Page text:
Kahn, Casper Wikstad | Wikstad wants a careful discussion of VAR: – It’s strange not to discuss it

Kahn, Casper Wikstad |  Wikstad wants a careful discussion of VAR: – It’s strange not to discuss it

Video refereeing and VAR have caused great controversy in Norwegian and international football in recent seasons, and many people are now calling for the system to be abolished.

Viaplay commentator Kasper Wikstad was among those upset that referees were suddenly sent to the video screen, without players, TV viewers or the public noticing any violation.

– When the opportunity ends or the shot is wide of the goal, you suddenly see the referee holding his ear. You can never fully focus on football, as you did before, Wikstad tells Netafsen.

Football has lost a lot

He believes VAR has taken away much of the spontaneous joy of the sport.

– I think football has lost a lot with VAR, unfortunately, as there are a lot of stops in almost every match you watch. This means you’ll never be sure what’s going on, especially if you’re in the stands.

As a commentator, Wikstad now has greater reservations about scoring and believes the rhythm of the matches is missing due to all the match breaks.

It has been said before that if the referee is invisible and if you do not see the referee, he has played a great match. Now it’s quite the opposite. There are referees in a close-up shot from the beginning of the match to the end, which closes up the referees holding their ears.

Lack of discussion: – Strange

Wikstad explains that VAR is not the only possible video referee system and that debate should be raised about alternatives.

-I don’t see why you don’t discuss other methods of video refereeing if you’re going to do that first. They decided to use one system, which is VAR. They are so adamant that this is the system they think is best when so many people see it as a system that doesn’t work.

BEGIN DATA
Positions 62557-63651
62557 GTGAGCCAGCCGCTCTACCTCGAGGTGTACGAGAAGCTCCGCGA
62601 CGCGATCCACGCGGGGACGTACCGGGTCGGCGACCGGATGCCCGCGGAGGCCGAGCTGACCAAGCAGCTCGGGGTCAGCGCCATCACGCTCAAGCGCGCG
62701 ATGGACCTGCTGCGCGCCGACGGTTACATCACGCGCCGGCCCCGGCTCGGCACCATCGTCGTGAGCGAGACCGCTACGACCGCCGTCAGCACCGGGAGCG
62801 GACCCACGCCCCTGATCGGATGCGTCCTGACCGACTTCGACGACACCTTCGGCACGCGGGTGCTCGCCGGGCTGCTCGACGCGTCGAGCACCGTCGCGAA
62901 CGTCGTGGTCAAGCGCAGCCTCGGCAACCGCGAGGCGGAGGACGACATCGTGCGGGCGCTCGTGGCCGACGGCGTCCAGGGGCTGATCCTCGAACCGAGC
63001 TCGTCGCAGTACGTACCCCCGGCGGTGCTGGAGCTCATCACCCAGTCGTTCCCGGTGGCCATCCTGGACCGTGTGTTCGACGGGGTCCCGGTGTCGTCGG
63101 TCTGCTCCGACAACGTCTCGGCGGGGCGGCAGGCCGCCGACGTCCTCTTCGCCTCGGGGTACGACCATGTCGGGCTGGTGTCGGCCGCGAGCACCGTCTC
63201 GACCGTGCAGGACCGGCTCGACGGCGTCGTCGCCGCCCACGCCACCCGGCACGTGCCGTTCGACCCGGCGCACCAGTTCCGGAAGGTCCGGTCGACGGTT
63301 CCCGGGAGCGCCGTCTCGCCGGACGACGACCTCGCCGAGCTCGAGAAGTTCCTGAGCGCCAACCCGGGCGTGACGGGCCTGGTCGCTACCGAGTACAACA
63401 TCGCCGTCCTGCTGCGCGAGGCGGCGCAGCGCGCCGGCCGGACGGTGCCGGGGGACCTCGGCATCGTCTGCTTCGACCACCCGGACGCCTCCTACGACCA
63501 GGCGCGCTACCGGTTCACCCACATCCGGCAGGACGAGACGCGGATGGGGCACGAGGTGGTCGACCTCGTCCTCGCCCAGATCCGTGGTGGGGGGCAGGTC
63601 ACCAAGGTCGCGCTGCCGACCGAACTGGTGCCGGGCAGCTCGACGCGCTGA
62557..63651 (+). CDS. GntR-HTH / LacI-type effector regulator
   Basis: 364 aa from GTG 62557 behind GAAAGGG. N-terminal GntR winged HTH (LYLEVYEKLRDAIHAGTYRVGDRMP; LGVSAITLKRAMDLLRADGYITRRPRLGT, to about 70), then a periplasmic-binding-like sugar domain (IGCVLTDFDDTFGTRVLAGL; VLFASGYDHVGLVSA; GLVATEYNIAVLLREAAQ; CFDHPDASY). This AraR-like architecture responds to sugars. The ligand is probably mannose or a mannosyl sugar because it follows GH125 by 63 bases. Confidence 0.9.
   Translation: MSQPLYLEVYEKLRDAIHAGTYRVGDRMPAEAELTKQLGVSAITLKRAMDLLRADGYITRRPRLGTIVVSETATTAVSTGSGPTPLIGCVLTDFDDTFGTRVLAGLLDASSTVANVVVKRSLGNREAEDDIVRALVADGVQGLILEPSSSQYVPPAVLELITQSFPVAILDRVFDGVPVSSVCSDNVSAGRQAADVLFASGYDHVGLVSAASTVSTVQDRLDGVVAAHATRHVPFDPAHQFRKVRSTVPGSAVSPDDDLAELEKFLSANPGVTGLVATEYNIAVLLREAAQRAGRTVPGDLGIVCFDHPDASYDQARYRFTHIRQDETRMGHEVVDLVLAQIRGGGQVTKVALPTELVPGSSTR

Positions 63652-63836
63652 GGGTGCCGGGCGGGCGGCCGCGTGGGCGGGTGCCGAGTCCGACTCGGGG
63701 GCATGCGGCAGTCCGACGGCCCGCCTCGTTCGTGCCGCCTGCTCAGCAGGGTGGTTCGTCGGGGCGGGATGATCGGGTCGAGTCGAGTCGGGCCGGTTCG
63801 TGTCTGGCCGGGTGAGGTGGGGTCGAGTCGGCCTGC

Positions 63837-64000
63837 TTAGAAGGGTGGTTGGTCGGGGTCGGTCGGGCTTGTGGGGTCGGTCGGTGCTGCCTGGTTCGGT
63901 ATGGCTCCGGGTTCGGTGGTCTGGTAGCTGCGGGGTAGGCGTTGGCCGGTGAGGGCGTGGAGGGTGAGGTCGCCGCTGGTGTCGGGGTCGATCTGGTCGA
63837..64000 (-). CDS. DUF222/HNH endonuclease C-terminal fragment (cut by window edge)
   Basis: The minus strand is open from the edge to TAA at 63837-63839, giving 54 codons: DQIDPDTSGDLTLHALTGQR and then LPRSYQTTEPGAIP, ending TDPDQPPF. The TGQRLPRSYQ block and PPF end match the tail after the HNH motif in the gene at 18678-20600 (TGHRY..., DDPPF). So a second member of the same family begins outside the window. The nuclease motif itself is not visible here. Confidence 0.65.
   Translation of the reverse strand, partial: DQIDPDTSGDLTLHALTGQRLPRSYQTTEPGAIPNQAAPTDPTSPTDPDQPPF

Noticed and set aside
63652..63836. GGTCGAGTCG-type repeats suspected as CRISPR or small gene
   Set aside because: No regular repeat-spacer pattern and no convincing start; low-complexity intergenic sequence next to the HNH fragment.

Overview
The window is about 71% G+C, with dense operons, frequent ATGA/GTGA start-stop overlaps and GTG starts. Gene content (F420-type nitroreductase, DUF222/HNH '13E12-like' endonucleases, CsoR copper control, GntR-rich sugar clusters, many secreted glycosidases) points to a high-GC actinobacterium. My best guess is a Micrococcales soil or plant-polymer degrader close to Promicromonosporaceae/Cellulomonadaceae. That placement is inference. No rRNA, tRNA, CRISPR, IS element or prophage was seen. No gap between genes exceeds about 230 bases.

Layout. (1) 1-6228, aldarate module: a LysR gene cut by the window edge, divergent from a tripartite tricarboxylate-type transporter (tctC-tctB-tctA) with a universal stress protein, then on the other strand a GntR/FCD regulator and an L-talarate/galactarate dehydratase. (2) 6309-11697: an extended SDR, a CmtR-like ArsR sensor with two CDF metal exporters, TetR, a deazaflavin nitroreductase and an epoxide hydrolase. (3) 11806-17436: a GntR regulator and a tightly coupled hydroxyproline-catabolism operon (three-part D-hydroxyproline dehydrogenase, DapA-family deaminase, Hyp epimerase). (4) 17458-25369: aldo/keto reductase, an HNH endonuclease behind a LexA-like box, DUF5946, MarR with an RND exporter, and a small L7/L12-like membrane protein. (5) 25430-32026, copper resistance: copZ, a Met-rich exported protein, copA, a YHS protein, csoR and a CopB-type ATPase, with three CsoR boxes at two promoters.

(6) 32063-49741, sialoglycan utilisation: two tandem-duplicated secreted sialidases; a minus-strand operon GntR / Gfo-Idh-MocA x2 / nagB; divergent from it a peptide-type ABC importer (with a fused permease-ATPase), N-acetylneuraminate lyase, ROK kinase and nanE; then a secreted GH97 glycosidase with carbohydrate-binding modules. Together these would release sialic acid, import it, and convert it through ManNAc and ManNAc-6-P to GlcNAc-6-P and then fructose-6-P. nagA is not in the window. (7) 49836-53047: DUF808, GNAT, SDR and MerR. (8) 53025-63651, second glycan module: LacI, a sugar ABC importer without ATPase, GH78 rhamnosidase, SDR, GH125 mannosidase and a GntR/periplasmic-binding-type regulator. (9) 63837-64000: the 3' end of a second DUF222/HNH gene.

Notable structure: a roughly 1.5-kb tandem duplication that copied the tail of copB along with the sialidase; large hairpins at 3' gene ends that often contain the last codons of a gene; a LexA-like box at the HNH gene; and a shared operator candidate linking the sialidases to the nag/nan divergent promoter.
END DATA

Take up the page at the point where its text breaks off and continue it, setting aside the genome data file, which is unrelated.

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– There are no alternative methods for video arbitration, and this is very stingy.

– What are the alternatives available to VAR technology, in your opinion?

-I think there are many other ways. What is promoted by VAR is that they have to deal with big situations. In an interview with the “Father of VAR” Roberto Rosetti, he talks about “Minimum intervention, maximum benefit.” Now that is not the case at all.

– In ice hockey, you have a “Coaches Challenge,” and if the “Challenge” is not accepted, the team gets sent off for two minutes. If you had something like that in football, it meant you were going to have a bad time throwing the Coaches Challenge and you had to make sure. Therefore, you would only do it in situations that you were sure of. Then everything else will go. I think it would be a better way to do video judging. I’m not saying I have a conclusion, but I think it’s strange that there isn’t a proper discussion about whether there is a better way of video refereeing than VAR today.

– The debate has become as polarized for and against VAR as it is for or against video refereeing. I think that’s a shame, because I think the discussion about a successful system could have been productive, says Wikstad.

Najuma Ojukwu

Najuma Ojukwu

"Infuriatingly humble internet trailblazer. Twitter buff. Beer nerd. Bacon scholar. Coffee practitioner."

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